Why the Jokes About Jenner Have to Stop

This has been a landmark year for advocates of the LGBT community.

In addition to the SCOTUS ruling that changed state recognition of same-sex marriage, a prominent celebrity (Bruce Jenner) slid to the far right of the acronym to announce that he is transgender and will begin living not as the gender he was born, but as a woman.

To be clear, I do not support the shift in gender that Jenner has and is going through. I don't even know the man, but my belief in identity and bestowed gender, founded on what I believe the Word of God to reveal, means that I cannot affirm this lifestyle choice. I wrote about Jenner's announcement here. I also believe that God loves Jenner as he loves all. Love, nevertheless, is not synonymous with affirmation and acceptance of life choices.

Jenner
CREDIT: Tony Duffy/Allsport/Getty Images, Annie Leibovitz/Vanity Fair

Since Jenner's "coming out" as Caitlyn, the entertainment and sports media has pointedly fought to find more details about Jenner and this has effectively pushed him back on the cover of magazines, on the stage at awards shows and as the lead story on many entertainment "news" shows. Some say this was what he desired all along. Perhaps, but I doubt that was the driving force. 

It's Not About Political Correctness

In a culture where political correctness reigns and celebrities, politicians, and athletes spend more apologizing for saying or Tweeting things that have been labeled as insensitive by the self-proclaimed political correctness police, I am not calling for the end of Jenner jokes and other LGBT jokes for this reason.

Like most guys, I love a good joke. Like most jokes that are really funny, there's always a hint of truth in them. Sarcasm is easy for me. Humor that may offend some has always been a default for me as well. While I find no humor in jokes laced with profanity, racial stereotypes or hurtful words, there are times I have told jokes, or at least laughed at some that are hurtful. What's worse than couching hurtful language in a joke that may cause an individual to feel personally ridiculed is the hurt that takes place for God and His Kingdom.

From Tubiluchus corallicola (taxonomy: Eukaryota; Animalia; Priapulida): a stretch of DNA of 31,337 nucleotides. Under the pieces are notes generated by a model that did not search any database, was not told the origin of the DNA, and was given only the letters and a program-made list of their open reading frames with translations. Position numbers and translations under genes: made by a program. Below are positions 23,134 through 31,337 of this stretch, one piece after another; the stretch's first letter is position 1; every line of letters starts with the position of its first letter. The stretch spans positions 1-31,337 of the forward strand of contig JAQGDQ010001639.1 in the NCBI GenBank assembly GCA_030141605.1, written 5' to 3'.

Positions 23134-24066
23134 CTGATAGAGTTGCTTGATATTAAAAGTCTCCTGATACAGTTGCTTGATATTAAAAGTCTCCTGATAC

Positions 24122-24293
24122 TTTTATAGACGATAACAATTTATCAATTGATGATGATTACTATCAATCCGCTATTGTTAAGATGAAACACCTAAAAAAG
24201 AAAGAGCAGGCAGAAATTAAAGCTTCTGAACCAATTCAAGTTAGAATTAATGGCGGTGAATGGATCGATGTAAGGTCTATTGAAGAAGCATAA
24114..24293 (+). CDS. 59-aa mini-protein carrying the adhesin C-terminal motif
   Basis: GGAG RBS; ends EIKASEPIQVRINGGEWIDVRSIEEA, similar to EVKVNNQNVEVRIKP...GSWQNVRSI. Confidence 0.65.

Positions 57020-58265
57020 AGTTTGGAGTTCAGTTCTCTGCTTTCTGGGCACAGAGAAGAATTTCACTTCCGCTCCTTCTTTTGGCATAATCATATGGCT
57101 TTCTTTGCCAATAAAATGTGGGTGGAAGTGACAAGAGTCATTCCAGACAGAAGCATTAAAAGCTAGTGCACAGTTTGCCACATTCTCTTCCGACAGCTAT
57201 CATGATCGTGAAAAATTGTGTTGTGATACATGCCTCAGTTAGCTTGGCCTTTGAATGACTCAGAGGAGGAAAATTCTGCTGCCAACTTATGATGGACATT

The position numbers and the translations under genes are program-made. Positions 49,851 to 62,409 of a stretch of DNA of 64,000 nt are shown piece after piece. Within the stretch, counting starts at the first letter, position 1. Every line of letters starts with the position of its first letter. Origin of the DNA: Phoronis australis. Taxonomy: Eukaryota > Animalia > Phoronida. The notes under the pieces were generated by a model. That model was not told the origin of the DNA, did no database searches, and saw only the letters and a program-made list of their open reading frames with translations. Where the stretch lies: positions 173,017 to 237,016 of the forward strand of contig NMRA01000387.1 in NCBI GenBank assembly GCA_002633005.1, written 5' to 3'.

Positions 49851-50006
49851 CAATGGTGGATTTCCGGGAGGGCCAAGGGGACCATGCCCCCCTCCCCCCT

It Is Mission Critical

When missionaries are sent to international lands, they are sent with a mandate - a Commission. This is to love God fully as they love people with the intent of leading people to the rescue that is found only in Jesus Christ. Our missionaries are not taught to "Americanize" the natives. They are not taught to look down on those whom they been sent to serve. They are not led to water-down the Gospel for any reason, just to be accepted either. They are sent equipped to live among the culture that does not know Jesus, or in some cases is loudly opposed to Jesus.

Christians in America are discovering that the mission field is no longer only overseas. It's not just on another continent where a different religion reigns supreme. The mission field is here. In some cases, the mission field is within one's home and family.

Our culture is growing more loudly opposed to Christ and Christians. The marginalization of the church in cultural life is upon us. Yet, rather than lament the reality, we must celebrate that God has seen fit to place us here, now, for "such a time as this." Apparently, he is equipping us to be His ambassadors and His church for a mission field that is very dark.

Love Wins

While #LoveWins has trended recently as a call for unity and celebration by the LGBT community, the truth of the matter is that Love who wins has already won. Jesus Christ is the embodiment of love. He is the Way, the Truth and the Life. And. . .lost people do not know that. Sometimes, they have been blinded to that truth because of religion, unfortunately.

So, Why Stop the Jokes?

Maybe you've never told or laughed at "gay jokes" or "transgender jokes." Or ... maybe you're like me. Here's why I feel the conviction to stop. I believe God has given us a unique opportunity to share His love and hope with those in our community who struggle with same-sex attraction and even deeply troubling gender issues. I know that previous statement is a challenging one, especially for those who are LGBT and are not struggling with it, by their own admission. Nevertheless, based on my faith convictions and understanding of Scripture, I would stand by my wording.

That being said, the Great Commission does not have an asterisk by it that eliminates certain people from our love through Christ.